Friday, May 9, 2014

More Fun in the Far Nears: Up Yours (5.7+), Wooly Clam Taco (5.10c), Outsider (5.7) and More!

(Photo: Maryana following Up Yours (5.7+).)

Do you ever have one of those low ambition Sundays?

Last weekend I was climbing with Maryana for the first time in a while. We were talking about where to meet up and she told me her fingertips were trashed and that she wasn't feeling much like setting the agenda for us.

I wasn't really feeling like beating the world myself. I was finally getting over a nasty Spring cold, but I still had the sniffles and felt kind of weak. I wasn't sure what I wanted to do. We decided to head to the Nears, where we managed to do a few climbs I'd never done before. Maryana may not have been very ambitious by her own standards, but she at least led a few nines, which was more than I ended up achieving. I didn't lead anything harder than 5.8 all day.

Walking down the cliff, we saw that Up Yours (5.7+) was open, so I decided to lead that one to start our day. I led this climb once before, a few years back, with my buddy Vass. I remembered a hard move right off the ground, but not much else.

I really enjoyed it this time. The low crux move over a rooflet has great gear. Then once you get up on the slab above the overhang, you can place more gear (this is important to protect the follower for the opening move) and then an easier traverse right with no gear brings you to a left-facing corner system. I found myself back in ground fall range before I got gear again, but the moves get easier and easier as you move to the right, so it seemed to me that there is gear for all the moves that matter.

(Photo: Making the crux move on Up Yours (5.7+).)

Once at the left-facing corner system, there is good pro for the second cruxy bit, a layback up some flakes to a little belay tree. I thought this first belay tree was kind of small so I continued up 5.4 territory to a second, larger belay tree at a higher ledge.

Up Yours has quality moves the whole way and even the last 5.4 bit up to the second tree is quite nice and worth doing.

After we were done with Up Yours we thought about doing Elder Cleavage Direct (5.10b), but the hardest part at the bottom of the route was seeping with water. We ended up heading on down the cliff to look for something else.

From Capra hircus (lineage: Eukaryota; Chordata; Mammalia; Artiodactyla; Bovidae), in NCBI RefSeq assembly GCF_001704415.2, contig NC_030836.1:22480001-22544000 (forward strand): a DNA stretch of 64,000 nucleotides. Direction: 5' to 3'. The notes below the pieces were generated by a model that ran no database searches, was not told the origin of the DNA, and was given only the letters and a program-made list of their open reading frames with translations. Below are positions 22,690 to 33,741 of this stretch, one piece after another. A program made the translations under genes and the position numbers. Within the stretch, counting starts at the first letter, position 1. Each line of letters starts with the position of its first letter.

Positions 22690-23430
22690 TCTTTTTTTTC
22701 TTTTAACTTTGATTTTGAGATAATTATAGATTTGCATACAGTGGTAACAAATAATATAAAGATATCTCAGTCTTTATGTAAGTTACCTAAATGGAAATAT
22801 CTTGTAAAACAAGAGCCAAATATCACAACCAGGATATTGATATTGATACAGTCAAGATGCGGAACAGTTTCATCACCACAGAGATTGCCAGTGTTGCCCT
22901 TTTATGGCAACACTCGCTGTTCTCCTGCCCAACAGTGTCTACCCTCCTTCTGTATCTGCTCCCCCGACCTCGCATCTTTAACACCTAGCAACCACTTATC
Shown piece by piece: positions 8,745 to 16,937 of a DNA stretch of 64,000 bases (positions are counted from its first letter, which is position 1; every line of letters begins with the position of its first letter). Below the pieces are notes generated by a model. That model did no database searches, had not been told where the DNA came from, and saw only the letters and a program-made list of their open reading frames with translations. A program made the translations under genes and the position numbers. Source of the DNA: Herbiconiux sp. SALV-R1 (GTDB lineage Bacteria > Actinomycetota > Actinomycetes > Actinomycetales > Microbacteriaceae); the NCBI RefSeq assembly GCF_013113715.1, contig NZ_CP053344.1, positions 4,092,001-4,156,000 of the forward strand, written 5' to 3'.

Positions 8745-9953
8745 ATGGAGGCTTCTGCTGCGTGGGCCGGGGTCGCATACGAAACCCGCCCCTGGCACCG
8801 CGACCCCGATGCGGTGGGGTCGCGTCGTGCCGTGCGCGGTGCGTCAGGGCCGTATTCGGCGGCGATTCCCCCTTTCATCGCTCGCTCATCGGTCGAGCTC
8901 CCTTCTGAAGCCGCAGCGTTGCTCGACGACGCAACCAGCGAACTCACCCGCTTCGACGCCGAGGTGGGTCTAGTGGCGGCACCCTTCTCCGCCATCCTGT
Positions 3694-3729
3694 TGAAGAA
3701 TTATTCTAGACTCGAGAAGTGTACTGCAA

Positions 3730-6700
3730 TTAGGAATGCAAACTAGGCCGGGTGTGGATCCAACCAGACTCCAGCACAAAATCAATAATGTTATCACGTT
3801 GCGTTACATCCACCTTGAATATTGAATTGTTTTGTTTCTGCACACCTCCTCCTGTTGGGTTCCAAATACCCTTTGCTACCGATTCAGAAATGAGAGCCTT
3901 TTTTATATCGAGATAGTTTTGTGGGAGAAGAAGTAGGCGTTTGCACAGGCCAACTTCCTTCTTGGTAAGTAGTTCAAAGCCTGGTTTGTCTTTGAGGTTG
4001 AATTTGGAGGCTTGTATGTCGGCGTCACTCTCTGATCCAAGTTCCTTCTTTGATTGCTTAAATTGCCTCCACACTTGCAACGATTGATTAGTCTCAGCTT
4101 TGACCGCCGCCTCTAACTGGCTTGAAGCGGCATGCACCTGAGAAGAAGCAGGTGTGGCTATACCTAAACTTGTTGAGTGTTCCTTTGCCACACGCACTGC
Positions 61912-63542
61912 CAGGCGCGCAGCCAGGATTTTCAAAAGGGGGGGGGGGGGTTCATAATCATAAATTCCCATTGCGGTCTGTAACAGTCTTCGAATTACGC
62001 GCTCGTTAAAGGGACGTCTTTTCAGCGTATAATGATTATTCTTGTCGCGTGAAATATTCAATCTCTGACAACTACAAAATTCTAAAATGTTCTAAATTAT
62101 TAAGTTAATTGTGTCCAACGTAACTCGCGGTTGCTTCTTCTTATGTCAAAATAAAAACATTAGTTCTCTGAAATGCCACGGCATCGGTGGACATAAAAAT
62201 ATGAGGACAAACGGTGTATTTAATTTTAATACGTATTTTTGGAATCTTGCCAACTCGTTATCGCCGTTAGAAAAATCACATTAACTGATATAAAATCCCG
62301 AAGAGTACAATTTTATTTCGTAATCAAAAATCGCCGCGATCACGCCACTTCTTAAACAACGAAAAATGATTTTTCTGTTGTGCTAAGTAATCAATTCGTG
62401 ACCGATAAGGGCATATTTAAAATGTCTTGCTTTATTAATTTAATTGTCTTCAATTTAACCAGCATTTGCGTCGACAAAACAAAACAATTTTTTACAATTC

(Photo: Maryana leading Good Friday Climb (5.9).)

When we got to the Easter Time Too (5.8) area we found all the climbs open, so we decided to stay a while. I'd had a great time running through most of these climbs with Gail last Spring

Maryana led Good Friday Climb (5.9) and then I led Easter Time Too (5.8). They remain great pitches but I didn't feel as solid as I did last year on these same routes. They both felt a little harder than I remembered. Good Friday was thin and continuous, more sustained than I recalled. And the early crux on Easter Time had me feeling a little shaky until I got to the stance and threw in a good piece. 

(Photo: Relaxing now that I'm past the steep start on Easter Time Too (5.8).)

We opted to place some directionals from the chains above Easter Time Too so we could top rope Wooly Clam Taco (5.10c), which sits just to the left of Easter Time Too. I'd never been on this one. It was worth doing once. We both sent it on top rope. If you contrive to avoid using any of Easter Time Too you'll find a good hard sequence close to the ground, moving up on sharp little crimps to a small left-facing corner. Then there is another tough move up a little seam (the crux), after which it gets easier. It isn't a world-class face climb but there are some good sections. I think it might be a safe lead if you climbed up and placed gear through the crux of Easter Time Too, then climbed back down and started over on Wooly Clam Taco. With an attentive belayer you could climb up to the crux protected by the gear off to the right and then I think the pro for the rest of the way is more reasonable.

But don't take my word for it, I've never tried it! Caveat emptor.